Video: Pirate hostages ‘can’t give up’

  1. Closed captioning of: Pirate hostages ‘can’t give up’

    >>> the latest on the british couple held hostage by somali pirates . they've been brought ashore in somalia. they reduced their initial ransom demands of $7 million, but the british government insists it will pay no ransom. earlier today we talked with a man held by and dramatically rescued from somali pirates in april. here's captain richard phillips in his own words.

    >> they are pirates. they don't care about your life. they don't really care too much about their life. so for you to be -- for you to be in their hands and being a hostage is truly danger at any time. i'm sure it's very scary, as it was for me. they'll do at times what they did with me, blindfold them. they'll have a gun less than an arm'length away in the event they're attacked or under eminent attack. they will take a life if they're attacked. they don't care about the hostages. the normal routine is three or four months negotiations, and that's a terrible time with little water, little or no food, terrible conditions, hygiene, food. it's a tough time. basically you just can't give up. you have to try and maintain your dignity, even though you're a hostage, and try to get through it and take it day by day. and just maintain your strength.

    >> part of our conversation today with captain richard phillips .

    >>> last night on this broadcast

updated 10/31/2009 6:13:07 PM ET 2009-10-31T22:13:07

Somali pirates who are demanding $7 million in ransom for a British sailing couple said Saturday that boats from other countries are plundering Somalia's fish-rich waters.

Ahmed Gadaf, who described himself as a spokesman for the pirates, said Western fishing vessels "harass" local fishermen and destroy their nets. Gadaf spoke to The Associated Press by satellite phone.

Gadaf says the British couple, Paul and Rachel Chandler, are safe and will not be harmed.

The British government on Saturday reiterated its refusal to ransom the pair, saying in a statement that officials would not make any "substantive concessions to hostage-takers, and that includes the payment of ransom."

The Chandlers were headed to Tanzania in their boat, the Lynn Rival, when a distress signal was sent Oct. 23. The British navy found their empty yacht on Thursday, and both have been in sporadic contact with the British media since.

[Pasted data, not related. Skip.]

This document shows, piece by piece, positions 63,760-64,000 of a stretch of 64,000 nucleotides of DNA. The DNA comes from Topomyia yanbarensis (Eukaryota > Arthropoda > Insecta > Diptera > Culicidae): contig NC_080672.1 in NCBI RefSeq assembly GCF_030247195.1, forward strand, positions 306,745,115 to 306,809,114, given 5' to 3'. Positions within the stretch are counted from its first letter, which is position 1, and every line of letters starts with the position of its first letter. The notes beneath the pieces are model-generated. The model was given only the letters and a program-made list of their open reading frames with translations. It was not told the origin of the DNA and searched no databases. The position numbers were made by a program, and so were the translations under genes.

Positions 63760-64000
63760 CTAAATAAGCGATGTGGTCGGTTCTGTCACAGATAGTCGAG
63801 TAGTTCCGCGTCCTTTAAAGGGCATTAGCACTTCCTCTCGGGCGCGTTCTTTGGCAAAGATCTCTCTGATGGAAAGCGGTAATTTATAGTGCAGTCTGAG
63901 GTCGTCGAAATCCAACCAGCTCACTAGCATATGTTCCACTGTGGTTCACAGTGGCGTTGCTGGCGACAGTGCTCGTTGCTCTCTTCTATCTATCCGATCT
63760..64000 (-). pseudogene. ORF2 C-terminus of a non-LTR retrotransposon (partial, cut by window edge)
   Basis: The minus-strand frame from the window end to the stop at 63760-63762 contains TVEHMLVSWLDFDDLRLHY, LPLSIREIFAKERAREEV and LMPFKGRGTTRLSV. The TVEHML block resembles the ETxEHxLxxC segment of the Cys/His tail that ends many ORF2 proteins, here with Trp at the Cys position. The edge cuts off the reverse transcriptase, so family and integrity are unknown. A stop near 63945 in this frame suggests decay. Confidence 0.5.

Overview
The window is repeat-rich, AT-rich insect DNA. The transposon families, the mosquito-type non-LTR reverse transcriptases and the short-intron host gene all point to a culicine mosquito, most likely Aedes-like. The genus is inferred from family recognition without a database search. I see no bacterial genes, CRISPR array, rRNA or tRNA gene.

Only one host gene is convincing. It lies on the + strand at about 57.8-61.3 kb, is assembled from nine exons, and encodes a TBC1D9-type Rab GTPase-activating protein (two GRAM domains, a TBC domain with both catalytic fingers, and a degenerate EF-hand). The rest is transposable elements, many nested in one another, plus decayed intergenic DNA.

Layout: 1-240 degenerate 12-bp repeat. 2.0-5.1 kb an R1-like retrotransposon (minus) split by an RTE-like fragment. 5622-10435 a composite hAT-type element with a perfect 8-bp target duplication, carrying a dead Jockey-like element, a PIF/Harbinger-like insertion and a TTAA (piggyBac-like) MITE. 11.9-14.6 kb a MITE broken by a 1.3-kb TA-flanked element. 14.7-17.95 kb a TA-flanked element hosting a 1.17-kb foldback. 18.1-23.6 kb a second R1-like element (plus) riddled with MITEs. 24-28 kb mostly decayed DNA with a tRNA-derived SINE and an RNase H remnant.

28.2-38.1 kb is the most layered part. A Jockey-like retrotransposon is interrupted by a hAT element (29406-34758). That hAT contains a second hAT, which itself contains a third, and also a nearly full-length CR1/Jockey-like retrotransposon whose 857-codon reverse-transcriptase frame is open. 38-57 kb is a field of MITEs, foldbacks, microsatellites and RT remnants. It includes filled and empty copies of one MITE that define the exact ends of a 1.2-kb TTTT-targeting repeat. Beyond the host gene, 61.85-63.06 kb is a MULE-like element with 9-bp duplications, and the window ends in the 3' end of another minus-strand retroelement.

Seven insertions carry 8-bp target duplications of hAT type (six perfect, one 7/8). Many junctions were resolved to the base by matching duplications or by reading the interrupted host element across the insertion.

Illegal fishing off the coast of Somalia stirs strong passions in the country. The country's prime minister, Omar Abdirashid Ali Sharmarke, said in a speech Wednesday that many countries are fishing illegally in Somali waters and have pushed formerly profitable Somali fishermen into the pirate trade.

He also said during Wednesday's appearance at London-based Chatham House think tank that many pirates are former fishermen "responding to the loss and disappearance of their livelihoods."

Helene Bours, an expert on fisheries in Africa who works as a consultant for non-governmental organizations in Africa and Europe, said she was skeptical that international overfishing in Somalia had a significant effect on the rise of piracy.

"The extent to which the piracy business has developed is way beyond a few fishermen turning (into) pirates," she said.

Bours most international ships operated far from the Somali coast in order to bring in deep-sea fish, and would not be competing with smaller Somali fishing boats working closer to shore. She cautioned however, that the lack of reliable information from the chaotic country made any assessment unreliable.

Sharmarke said he was aware of extensive foreign fishing off Somalia's coast.

"I shall not name names, but suffice to say many countries are fishing illegally in Somali waters," he said. "We estimate that the value of the fish being taken from our waters is perhaps hundreds of millions of dollars."

Pirate attacks have increased the last several weeks after the recent end of the monsoon season. An international armada is patrolling the region to try to stop the attacks.

Copyright 2009 The Associated Press. All rights reserved. This material may not be published, broadcast, rewritten or redistributed.

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